Thursday, Oct. 1, 2015
Anthropology students at Virginia Commonwealth University helped design a new exhibition at the Virginia Museum of Natural History that features more than 200 3-D-printed artifact replicas from sites such as George Washington’s Ferry Farm and Mount Vernon, James Madison’s Montpelier, Thomas Jefferson’s Poplar Forest, and Jamestown.
The exhibition, "Exploring Virginia," at the Martinsville museum, tells the story of how 17th-century explorers from England, Spain, France and Portugal explored the New World, while also demonstrating how scientists are exploring Virginia’s past today through archaeological research methods and technology.
The students worked on the exhibit as part of an assignment for their class, Visualizing and Exhibiting Anthropology, taught by Bernard Means, Ph.D., an anthropology professor in the School of World Studies in the College of Humanities and Sciences and director of VCU’s Virtual Curation Laboratory, which specializes in the 3-D scanning and printing of artifacts.
“The students in the Visualizing and Exhibiting Anthropology course not only designed the text and assembled images for over a dozen panels, but also selected over 200 objects for the various parts of the exhibit,” Means said. “These were then 3-D printed and painted, either by these students, or by interns in the Virtual Curation Laboratory — or, in some cases, by Dr. [Elizabeth] Moore [curator of archaeology at the museum] and her daughter during the summer leading up to the exhibit.”
Moore, who spoke to the class about the museum’s exhibit development process and the challenges associated with putting together an exhibit for visitors of all ages, said it was a joy to work with the VCU students on the exhibit.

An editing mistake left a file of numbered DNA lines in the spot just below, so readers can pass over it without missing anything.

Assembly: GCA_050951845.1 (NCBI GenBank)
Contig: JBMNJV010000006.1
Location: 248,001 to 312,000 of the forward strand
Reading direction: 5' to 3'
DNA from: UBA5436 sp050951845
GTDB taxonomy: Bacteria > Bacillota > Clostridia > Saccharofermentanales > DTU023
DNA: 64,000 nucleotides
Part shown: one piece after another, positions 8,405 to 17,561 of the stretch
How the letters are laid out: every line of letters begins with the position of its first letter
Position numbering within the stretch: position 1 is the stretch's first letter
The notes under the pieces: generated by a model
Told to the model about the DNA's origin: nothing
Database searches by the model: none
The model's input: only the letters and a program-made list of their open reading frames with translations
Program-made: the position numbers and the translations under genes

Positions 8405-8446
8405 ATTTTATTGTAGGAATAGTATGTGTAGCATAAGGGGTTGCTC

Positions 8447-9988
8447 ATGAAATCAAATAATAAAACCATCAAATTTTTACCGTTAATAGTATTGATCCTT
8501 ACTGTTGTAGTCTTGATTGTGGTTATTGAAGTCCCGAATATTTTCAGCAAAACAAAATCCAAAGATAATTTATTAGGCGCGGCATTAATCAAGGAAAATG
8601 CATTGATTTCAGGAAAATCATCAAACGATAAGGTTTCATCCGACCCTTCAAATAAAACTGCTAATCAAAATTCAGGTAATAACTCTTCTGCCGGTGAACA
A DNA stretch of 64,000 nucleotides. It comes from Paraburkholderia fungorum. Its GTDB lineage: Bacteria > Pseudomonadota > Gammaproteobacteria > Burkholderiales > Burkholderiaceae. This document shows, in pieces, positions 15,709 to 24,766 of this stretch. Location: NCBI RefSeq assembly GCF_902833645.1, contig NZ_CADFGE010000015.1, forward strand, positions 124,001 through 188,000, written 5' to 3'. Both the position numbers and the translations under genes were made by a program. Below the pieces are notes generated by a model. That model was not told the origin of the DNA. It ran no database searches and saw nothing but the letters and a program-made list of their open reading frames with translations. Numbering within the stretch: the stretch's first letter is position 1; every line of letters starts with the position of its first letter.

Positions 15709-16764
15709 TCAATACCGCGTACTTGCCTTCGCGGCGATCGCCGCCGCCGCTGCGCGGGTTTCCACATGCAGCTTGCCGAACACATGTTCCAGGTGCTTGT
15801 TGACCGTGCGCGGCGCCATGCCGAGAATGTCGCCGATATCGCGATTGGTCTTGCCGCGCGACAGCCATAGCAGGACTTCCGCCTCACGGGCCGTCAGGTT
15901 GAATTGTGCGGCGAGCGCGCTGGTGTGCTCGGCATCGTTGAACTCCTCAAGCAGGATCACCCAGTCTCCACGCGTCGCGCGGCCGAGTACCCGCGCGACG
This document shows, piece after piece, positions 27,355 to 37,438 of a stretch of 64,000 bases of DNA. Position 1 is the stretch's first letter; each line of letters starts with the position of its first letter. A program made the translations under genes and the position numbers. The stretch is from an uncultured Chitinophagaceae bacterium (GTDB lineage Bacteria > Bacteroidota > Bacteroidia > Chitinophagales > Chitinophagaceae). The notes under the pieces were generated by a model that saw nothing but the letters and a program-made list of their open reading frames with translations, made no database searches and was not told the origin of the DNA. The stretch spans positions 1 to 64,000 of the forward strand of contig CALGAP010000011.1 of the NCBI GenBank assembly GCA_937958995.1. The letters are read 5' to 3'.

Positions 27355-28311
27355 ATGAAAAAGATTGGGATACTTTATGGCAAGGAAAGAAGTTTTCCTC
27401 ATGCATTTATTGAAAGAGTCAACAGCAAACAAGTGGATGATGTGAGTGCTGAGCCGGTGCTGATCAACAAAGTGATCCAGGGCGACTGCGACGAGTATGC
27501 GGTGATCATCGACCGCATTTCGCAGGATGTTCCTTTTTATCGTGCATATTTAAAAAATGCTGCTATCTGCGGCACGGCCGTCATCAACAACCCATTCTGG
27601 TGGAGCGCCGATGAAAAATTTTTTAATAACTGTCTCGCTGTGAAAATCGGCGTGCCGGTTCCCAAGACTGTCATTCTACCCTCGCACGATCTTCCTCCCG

“It is a challenge to go through the process of brainstorming lots of ideas, selecting only a few, then developing the content that can best convey those ideas,” she said. “It’s even more of a challenge doing this as part of a team where everyone has lots of ideas and is equally passionate. They rose to that challenge and did it successfully.”
She added that the students were “inquisitive and creative, and had a lot of ideas for content, interactives and exhibit-related activities.
“Their perspective and the way they became enthusiastic about ways to communicate the excitement of scientific discovery and interpretation was infectious.”
The "Exploring Virginia" exhibition has two parts, each showing a different aspect of Virginia exploration. First, it examines the physical exploration of Virginia, focusing on the stories of lesser-known figures from the European exploration of the region.
“Most people know the name John Smith but beyond him, they have little knowledge of the people who traveled throughout the region to report back on the Native Americans who had been living here for thousands of years, the natural resources present and the general topography,” Moore said. “Into the 1700s, many English thought that there was a sea just west of the mountains that would provide access to trade with China. Their surprise and dismay when they traveled west and saw that there was a lot more to the continent is reflected in their journals; we incorporate some of those passages in the exhibit and we use a series of historical maps to illustrate how the perception of the continent changed over time as our knowledge increased.”
Secondly, the exhibit shows how scientists today use modern technology, including the 3-D scanning and printing of artifacts from Virginia historical sites, to understand more about Virginia’s past associated with finding or growing food, belief systems, health and hygiene, personal expression and artistic expression.
“One of my favorite topics that the students developed is called ‘A Voice for the Voiceless’ and discusses how archaeology can be used to ensure that the people typically left out of historical narratives — women, slaves, Native Americans, children, religious minorities — have their stories told as well,” she said. “The students put together a powerful selection of artifacts that help us understand the lives of the people who are often left out of history.”